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Is there a fee for ordering a chip card?

At this time we do not plan to charge customers for a chip card. If you request expedited replacement of your current card, we may charge a fee for faster delivery.

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If I am traveling outside of the U.S. before the chip card is available, can I still use my existing card?

Yes, subject to our fraud monitoring and ATM limits, you may continue to use your magnetic stripe card outside the U.S. Please notify us in advance of traveling abroad to better ensure your legitimate foreign transactions are not declined. Magnetic stripe–only cards are still accepted outside the U.S. though some “unattended” kiosks (parking meters, gas station pumps) may take only chip cards. For foreign travel, we recommend that you consider having another method of payment available just in case.

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What type of fraud prevention is available with my card?

We take card security seriously and have sophisticated services in place to help detect fraudulent transactions:

  • 24/7 Fraud Monitoring – We always monitor your accounts for suspicious activity and attempt to contact you when we see something out of the ordinary. To ensure the best possible service, you should maintain accurate contact information with the bank and take advantage of our other fraud fighting tools like Mobile Card Fraud Alerts and Purchase Alerts.
  • Mobile Card Fraud Alerts – You can receive near real–time alerts of potentially fraudulent card activity on your mobile device or by email. Enrollment is available through Online Banking.
  • Visa Purchase Alerts® – You can receive one–way text notifications on certain purchases. Enroll by logging in to Online Banking, navigating to the “Services” tab, and selecting “Purchase Alerts.”
  • Visa Zero Liability® – Protects personal and small business customers against unauthorized transactions made with their Visa credit or debit card. Please visit for further details.

These services will remain available for use with your chip card. EMV will simply provide an additional layer of security.

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Can chip cards be used at contactless POS terminals?

No. Currently, we do not plan to issue contactless chip cards. Chip cards will need to be inserted in to an EMV terminal.

If you have a contactless card, that feature will end when your card is replaced by a chip card.

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Will I still be required to sign for my card purchase?

Yes. You will be required to sign for credit card purchases. You will insert your credit card in the EMV terminal, wait for the transaction to process, remove your card and then sign for your purchase.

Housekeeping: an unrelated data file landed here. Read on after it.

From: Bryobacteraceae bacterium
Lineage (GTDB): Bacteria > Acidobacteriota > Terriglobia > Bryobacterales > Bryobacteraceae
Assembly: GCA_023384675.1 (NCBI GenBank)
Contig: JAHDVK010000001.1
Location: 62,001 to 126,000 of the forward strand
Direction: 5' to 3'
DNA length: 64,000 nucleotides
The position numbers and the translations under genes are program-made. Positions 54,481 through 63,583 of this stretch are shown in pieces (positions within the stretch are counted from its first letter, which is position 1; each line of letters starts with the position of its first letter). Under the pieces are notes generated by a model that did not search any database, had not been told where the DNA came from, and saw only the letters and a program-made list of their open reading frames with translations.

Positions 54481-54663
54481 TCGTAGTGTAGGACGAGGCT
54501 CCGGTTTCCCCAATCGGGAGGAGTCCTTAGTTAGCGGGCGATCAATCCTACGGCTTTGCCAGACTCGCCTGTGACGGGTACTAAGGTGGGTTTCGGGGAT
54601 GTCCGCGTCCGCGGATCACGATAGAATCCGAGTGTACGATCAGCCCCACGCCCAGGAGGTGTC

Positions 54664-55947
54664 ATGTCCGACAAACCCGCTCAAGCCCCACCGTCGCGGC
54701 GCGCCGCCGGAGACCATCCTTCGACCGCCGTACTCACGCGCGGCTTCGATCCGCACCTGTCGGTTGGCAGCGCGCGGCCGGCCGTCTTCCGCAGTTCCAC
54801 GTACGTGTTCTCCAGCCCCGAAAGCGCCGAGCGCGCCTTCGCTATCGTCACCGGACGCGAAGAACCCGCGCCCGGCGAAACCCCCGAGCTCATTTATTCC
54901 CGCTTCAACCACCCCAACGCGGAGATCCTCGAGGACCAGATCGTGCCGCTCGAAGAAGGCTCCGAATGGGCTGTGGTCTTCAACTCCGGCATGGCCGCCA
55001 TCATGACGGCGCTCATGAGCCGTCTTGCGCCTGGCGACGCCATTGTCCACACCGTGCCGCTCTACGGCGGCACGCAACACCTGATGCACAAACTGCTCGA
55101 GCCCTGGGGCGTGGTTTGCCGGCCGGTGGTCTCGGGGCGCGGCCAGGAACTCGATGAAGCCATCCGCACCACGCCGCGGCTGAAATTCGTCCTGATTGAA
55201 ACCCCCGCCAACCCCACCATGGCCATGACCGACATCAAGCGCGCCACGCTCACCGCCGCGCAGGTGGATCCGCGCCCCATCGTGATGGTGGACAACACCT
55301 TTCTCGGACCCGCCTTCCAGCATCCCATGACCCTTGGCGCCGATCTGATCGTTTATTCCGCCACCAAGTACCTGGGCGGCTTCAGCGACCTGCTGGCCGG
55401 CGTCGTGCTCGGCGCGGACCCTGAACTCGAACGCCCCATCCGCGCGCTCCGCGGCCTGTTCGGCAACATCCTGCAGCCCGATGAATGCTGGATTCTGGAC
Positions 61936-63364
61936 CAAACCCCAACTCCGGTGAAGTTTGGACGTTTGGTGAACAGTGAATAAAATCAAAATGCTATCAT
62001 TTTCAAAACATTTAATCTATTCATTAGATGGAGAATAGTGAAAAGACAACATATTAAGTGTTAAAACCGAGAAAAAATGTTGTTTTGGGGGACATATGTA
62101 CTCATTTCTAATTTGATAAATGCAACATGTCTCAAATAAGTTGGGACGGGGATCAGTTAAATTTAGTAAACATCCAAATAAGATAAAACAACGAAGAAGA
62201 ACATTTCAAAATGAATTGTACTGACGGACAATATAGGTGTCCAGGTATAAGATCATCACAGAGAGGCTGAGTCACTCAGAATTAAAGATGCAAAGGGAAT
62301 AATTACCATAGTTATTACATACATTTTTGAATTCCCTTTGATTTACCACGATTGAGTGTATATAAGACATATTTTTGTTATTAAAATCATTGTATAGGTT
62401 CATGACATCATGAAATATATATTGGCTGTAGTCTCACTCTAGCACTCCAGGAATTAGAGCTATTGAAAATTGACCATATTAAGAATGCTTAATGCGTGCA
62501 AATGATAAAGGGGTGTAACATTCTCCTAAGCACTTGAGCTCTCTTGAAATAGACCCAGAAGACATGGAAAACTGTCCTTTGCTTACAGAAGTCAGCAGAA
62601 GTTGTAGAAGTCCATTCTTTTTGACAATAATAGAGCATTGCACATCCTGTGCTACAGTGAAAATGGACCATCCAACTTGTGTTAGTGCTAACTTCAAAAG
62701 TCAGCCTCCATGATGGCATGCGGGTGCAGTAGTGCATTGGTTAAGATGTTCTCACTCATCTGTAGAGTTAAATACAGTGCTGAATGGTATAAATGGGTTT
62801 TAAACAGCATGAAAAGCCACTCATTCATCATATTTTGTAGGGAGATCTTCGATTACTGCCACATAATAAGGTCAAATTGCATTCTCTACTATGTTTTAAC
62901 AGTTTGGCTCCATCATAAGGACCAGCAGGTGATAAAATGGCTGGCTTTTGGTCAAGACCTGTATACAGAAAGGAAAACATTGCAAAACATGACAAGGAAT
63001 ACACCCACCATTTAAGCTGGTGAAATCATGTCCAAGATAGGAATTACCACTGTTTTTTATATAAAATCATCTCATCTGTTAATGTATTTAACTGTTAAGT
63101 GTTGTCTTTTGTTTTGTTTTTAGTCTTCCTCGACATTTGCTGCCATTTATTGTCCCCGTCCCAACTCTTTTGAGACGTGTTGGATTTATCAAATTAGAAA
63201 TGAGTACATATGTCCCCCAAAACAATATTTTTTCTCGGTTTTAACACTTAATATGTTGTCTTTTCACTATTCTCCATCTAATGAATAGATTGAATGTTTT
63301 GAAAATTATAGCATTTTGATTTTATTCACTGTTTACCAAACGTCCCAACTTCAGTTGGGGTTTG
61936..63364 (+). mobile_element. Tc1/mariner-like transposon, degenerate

For debit cards, you have the choice of signing or using your PIN if the merchant’s terminal supports PIN entry.

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Is my card considered “chip and signature” or “chip and PIN”?

Both “chip and signature” and “chip and PIN” refer to the way a card is authenticated at the terminal. Your card will be authenticated using chip and signature. Chip and signature offers the same cryptographic security as chip and PIN.

While most of the banks in Europe chose chip and PIN authentication, the US market has leaned toward chip and signature in an effort to ease transition by maintaining the current experience of signing receipts. We expect our customers will also appreciate not having to remember a separate PIN in order to complete their transaction. The terminal recognizes that the card is chip and signature and won’t prompt for a PIN, even if it’s used in Europe.

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Can I use my existing PIN with my chip card?

For credit cards, your existing PIN can be used for ATM-based transactions only. For debit cards, you can continue to use your regular PIN at EMV–enabled merchant terminals that support PIN entry.

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Can I use my chip card at an ATM?

Yes. At ATMs that are not EMV–enabled, the transaction will be processed through the magnetic stripe technology in combination with your existing ATM PIN. At ATMs equipped with EMV chip readers, the transaction will be processed using the chip technology in combination with your existing ATM PIN.

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Are there any changes to my card other than adding a chip?

No. Your card account number, credit limit (if applicable) and all your card’s benefits remain the same.

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**Important Details**
*Merchant Services: Merchant Services products and services are provided directly by First Data Merchant Services Corporation, subject to its approval, and not by Vectra Bank Colorado.

Trademarks: All trademarks, service marks and trade names referenced in this material are the property of their respective owners.